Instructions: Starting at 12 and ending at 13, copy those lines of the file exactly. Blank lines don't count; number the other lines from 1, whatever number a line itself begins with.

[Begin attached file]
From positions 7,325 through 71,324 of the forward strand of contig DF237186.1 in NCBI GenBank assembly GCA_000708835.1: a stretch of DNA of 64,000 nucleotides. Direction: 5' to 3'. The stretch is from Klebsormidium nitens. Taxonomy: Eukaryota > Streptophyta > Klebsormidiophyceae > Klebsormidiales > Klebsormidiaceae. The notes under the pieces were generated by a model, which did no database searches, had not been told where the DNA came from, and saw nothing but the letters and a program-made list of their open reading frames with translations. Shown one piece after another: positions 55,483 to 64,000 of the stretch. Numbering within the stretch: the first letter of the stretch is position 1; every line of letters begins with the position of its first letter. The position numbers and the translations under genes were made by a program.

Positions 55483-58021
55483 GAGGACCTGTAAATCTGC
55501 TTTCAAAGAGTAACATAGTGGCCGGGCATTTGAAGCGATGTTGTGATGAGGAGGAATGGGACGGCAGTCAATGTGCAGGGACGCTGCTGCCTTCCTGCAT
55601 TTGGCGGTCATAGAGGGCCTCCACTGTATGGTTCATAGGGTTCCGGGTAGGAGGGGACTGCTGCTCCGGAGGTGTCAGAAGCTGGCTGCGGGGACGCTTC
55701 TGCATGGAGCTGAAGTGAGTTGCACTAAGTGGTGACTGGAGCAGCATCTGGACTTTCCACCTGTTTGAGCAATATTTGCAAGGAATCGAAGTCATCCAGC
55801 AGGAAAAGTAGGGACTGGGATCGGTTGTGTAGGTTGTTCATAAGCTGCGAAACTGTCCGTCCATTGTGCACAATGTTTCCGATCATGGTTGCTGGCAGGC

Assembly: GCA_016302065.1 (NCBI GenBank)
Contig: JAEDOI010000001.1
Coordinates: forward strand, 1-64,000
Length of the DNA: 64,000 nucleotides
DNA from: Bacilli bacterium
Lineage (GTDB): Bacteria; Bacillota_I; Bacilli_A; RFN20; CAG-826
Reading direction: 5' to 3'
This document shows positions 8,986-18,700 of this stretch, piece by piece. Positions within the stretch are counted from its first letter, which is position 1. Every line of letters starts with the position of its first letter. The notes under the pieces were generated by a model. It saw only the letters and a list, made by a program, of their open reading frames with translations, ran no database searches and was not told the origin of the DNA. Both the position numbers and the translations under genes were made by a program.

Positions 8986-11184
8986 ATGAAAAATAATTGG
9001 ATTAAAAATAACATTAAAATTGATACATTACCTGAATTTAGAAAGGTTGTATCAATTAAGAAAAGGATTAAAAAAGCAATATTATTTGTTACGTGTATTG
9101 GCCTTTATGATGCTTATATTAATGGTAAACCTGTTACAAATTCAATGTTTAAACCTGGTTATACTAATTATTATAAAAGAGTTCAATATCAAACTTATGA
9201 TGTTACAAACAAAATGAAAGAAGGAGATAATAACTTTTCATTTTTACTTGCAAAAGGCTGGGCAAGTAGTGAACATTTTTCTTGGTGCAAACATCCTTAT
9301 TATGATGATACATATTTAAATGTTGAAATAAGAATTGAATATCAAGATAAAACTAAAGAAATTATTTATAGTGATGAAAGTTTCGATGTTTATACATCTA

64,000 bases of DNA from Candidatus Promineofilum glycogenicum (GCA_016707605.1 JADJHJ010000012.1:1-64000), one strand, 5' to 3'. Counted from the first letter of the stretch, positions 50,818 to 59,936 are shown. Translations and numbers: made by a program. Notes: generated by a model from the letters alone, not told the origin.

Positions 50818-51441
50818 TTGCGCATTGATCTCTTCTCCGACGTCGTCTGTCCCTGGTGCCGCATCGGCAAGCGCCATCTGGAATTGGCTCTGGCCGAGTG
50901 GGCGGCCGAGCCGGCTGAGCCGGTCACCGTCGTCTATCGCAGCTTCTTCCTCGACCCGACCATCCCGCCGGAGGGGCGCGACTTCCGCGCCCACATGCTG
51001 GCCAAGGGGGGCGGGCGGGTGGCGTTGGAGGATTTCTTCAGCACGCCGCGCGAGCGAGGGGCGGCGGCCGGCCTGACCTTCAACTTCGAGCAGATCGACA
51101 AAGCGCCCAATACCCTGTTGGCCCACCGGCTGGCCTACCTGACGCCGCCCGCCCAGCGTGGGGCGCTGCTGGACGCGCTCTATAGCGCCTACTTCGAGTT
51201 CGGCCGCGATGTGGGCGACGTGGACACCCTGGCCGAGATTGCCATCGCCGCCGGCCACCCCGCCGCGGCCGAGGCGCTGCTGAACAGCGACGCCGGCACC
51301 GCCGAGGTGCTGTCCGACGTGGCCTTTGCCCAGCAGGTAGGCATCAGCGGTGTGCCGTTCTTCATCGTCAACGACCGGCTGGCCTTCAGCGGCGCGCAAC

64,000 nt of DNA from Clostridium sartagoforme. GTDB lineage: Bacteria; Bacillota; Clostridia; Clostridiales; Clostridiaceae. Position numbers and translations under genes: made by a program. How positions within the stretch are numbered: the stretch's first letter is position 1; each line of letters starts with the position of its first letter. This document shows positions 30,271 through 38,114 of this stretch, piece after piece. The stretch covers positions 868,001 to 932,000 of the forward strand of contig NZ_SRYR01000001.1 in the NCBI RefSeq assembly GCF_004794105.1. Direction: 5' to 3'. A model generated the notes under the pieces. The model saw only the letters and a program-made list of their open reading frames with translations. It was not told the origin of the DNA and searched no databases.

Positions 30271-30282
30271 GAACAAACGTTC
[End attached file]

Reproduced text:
DNA from: Bacilli bacterium
Lineage (GTDB): Bacteria; Bacillota_I; Bacilli_A; RFN20; CAG-826